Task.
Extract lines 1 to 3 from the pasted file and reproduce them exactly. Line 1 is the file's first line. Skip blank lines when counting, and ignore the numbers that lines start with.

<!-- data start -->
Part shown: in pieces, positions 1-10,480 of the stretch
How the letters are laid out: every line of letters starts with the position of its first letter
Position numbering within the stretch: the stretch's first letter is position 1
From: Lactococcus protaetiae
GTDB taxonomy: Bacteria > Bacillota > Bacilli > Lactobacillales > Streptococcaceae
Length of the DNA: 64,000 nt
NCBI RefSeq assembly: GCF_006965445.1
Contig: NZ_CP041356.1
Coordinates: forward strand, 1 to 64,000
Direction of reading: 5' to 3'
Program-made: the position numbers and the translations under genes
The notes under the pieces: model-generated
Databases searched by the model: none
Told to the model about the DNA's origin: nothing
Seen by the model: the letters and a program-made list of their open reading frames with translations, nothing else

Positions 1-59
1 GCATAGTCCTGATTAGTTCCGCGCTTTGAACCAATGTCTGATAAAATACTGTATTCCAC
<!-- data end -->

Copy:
Part shown: in pieces, positions 1-10,480 of the stretch
How the letters are laid out: every line of letters starts with the position of its first letter
Position numbering within the stretch: the stretch's first letter is position 1